Sunday, August 22, 2010

Milk, Does the Body Good?

There are conflicting opinions when it comes to dairy; I mean, Milk does the body good right?  We live in a country that eats more calcium than any other population yet also as the highest occurrence of osteoporosis.  Something doesn't seem to add up in this scenario.  So let's break it down, do you need to have diary in your diet?  And if you remove it how do you get enough calcium and other vitamins - like Vitamin D that most milk is fortified with?

Milk and dairy products are made up of carbohydrates, fat, and protein like most other foods.  The carbohydrate in milk is Lactose, the protein is Casein, and the fat is Saturated fat.  Now that you know that eating fat doesn't make you fat, I hope you're reconsidering all the skim milk you've been consuming.  Even though I don't include dairy in my diet, I think that dairy is something that can be included in a paleo/primal lifestyle in moderation and from the right sources if it works for you - that's the most important point.  Ideally a Paleo diet that still included dairy would be raw milk straight off a farm.  A general rule of thumb is that the closer the dairy products are to their original state and the aninimals were to eating and living in their natural state the better quality of the product you're eating.

Milk has a low glycemic response but, it has an unproportionally high insulin response.  Dr. Loren Cordain (who authored the Paleo Diet and continues to do much research in the area of Paleolithic nutrition) says that consuming milk has an insulin response similar to eating a chocolate chip cookie or candy.  So milk adversely raises insulin in your body and can contribute to overall metabolic derrangement and insulin resistance.  Some people are lactose intolerant which means they are unable to properly digest the lactose (carbohydrate) found in milk.  People's ability to process lactose decreases after age 4, when the enzyme to digest lactose is down regulated since you are now old enough to be able to get your norishment from a source other than milk, some people's enzyme downregulates to the point where they no longer can comfortably consume dairy products since they are lactose intolerant.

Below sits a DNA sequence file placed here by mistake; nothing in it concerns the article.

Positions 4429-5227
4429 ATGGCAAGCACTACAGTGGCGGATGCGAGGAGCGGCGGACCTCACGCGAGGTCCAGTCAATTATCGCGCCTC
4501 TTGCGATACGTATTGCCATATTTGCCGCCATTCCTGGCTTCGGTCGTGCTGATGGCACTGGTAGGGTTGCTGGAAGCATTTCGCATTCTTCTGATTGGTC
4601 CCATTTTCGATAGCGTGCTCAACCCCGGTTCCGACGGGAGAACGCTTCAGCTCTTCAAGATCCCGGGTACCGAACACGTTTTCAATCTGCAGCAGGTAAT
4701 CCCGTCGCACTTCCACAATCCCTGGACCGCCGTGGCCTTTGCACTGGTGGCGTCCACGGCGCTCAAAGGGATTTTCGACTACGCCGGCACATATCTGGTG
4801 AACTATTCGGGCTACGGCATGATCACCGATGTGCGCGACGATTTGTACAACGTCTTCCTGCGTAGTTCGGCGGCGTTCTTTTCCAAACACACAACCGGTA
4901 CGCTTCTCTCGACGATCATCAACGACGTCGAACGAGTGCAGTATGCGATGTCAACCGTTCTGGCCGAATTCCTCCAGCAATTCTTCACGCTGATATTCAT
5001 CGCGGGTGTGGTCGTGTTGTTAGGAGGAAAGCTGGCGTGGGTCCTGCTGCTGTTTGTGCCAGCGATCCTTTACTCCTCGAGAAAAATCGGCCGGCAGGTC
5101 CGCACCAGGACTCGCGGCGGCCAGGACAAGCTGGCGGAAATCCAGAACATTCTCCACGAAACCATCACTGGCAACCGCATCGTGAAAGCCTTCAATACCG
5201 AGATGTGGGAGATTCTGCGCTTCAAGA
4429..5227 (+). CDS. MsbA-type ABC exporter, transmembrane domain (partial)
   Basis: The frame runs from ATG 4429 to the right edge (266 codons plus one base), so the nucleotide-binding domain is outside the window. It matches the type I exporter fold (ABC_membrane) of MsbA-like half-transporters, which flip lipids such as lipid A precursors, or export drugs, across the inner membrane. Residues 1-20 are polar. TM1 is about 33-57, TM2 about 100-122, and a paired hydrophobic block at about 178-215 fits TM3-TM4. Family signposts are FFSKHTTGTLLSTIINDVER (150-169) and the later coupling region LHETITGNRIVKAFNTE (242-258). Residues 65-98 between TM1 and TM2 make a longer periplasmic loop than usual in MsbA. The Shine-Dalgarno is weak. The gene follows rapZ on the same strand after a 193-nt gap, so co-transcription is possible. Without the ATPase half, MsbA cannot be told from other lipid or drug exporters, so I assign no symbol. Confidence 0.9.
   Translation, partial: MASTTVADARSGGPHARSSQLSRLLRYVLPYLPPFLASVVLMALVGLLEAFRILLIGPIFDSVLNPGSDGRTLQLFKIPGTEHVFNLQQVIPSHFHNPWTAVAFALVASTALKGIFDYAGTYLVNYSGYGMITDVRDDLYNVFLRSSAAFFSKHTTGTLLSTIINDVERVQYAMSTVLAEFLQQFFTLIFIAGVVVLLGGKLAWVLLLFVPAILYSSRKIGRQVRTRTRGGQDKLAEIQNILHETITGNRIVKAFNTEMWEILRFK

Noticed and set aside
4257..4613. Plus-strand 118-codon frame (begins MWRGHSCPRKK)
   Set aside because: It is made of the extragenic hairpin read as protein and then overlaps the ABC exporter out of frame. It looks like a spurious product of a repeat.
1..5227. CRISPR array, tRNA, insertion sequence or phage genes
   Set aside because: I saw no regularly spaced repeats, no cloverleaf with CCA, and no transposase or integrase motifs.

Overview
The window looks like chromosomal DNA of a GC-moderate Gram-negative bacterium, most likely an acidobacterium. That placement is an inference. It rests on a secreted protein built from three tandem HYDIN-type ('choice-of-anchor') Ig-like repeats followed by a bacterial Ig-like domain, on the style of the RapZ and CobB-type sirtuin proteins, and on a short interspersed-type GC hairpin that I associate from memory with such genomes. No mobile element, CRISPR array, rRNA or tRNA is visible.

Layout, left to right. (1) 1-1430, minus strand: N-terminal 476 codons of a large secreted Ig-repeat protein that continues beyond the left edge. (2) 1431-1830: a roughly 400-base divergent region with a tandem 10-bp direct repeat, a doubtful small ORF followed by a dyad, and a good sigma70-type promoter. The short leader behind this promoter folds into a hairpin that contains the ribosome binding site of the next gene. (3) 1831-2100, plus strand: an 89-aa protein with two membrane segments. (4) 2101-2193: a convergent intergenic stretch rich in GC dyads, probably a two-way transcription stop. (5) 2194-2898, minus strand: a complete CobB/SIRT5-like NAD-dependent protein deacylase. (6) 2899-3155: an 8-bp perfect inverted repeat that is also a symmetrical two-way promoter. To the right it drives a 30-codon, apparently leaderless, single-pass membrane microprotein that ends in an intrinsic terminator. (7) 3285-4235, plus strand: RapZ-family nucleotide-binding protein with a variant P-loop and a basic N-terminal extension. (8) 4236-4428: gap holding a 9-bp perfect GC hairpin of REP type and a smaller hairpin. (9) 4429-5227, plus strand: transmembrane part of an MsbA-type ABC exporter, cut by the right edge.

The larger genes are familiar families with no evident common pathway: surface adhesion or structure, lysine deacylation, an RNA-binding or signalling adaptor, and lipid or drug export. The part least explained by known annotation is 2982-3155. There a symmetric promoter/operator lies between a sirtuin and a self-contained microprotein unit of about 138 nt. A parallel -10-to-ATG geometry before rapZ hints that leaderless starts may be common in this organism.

What about the protein in milk, protein is good for me right?  The protien in milk is called Casein, which is often whata is found in most nutritional protein powders used for post workout recovery.  Casein is similar to Gluten found in grains which is the "grain protein" and like gluten casein also causes gut irritation/leaky gut syndrome which leads to inflammation in the body and can contribute to autoimmune disease.  What exactly does "leaky gut" mean?  There are certain things in food like gluten and casein that actually create small tears or perferations in the lining of your gut while you are digesting it.  Over time with frequent exposure your body is unable to keep up with the repair of these tiny perfereations, and things can leak out of your gut and into your blood stream that would normally be too large to pass through the lining.  When things pass through, even if they are not harmful, your body attacks it because it identifies it as a foreign object which creates inflammation in your body and diverts your body from attacking the real foreign objects that need to be attacked.

Note that the inflammatory effect caused by the increased insulin response and the leaky gut syndrome also effects acne, especially in people who are already acne prone. Many people find that their complexion clears when they switch to a Paleo diet and remove grains, legumes, and dairy from their diets. I've found that eliminating dairy (with the exception of butter) has greatly improved my complexion - something I've been struggling with since middle school. People that are acne prone seem to be particularly sensitive to both dairy and sugar, so two things to experiment with if you are looking for a clearer complexion. In additon to clearer skin, some other things you may notice when you cut out dairy are reduced symptoms of allergies and consgestion and even asthma.
So we've covered milk and how its components affect your body, but how does cheese fit into this picture?  Dr. Loren Cordain  says that cheeses do not cause the high insulin response as does milk, yogurt and other fermented dairy products, but is one of the most acidic of all foods. Paradoxically, despite its high calcium content, its net acidic load promotes calcium loss from the bones in order to balance the body's acid/base ratio.  Calcium is leached from the bones when acid levels are too high in the body, depleting the purpose of eating cheese for calcium since your body is unbale to absorb most of it.  Many people find that when they cut dairy out of their diets for a few weeks they feel better and notice that they do better without dairy.  If you are going to continue having dairy, go for a full fat option like grass fed butter or raw milk from a local farm.  I have found that when I do eat dairy if I eat goat cheese or feta cheese (from sheep) I get less of an inflammatory response than if I eat dairy from cows.

Like they used to say on Reading Rainbow, "But you don't take my word for it...." here are some other opinions and some more information about dairy.

Mark's Daily Apple - The Definitive Guide to Dairy
Whole 9 - The Dairy Manifesto

1 comment:

  1. For more details, see